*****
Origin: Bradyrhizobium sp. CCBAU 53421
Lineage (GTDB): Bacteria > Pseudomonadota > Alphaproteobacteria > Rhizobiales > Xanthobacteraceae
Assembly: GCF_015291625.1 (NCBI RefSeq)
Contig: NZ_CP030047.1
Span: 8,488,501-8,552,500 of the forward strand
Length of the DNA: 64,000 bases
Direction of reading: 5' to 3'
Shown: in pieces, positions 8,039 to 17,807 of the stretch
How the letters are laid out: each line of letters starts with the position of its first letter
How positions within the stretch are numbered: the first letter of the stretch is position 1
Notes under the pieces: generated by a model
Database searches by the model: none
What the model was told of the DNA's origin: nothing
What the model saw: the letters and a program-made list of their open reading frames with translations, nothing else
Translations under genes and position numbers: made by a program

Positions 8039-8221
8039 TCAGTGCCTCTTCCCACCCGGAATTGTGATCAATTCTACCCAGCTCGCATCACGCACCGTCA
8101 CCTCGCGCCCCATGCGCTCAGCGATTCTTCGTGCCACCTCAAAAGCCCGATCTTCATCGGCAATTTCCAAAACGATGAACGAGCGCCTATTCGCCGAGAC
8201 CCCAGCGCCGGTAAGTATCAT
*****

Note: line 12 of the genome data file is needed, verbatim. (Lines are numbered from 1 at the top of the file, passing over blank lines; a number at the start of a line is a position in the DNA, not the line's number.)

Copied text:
Database searches by the model: none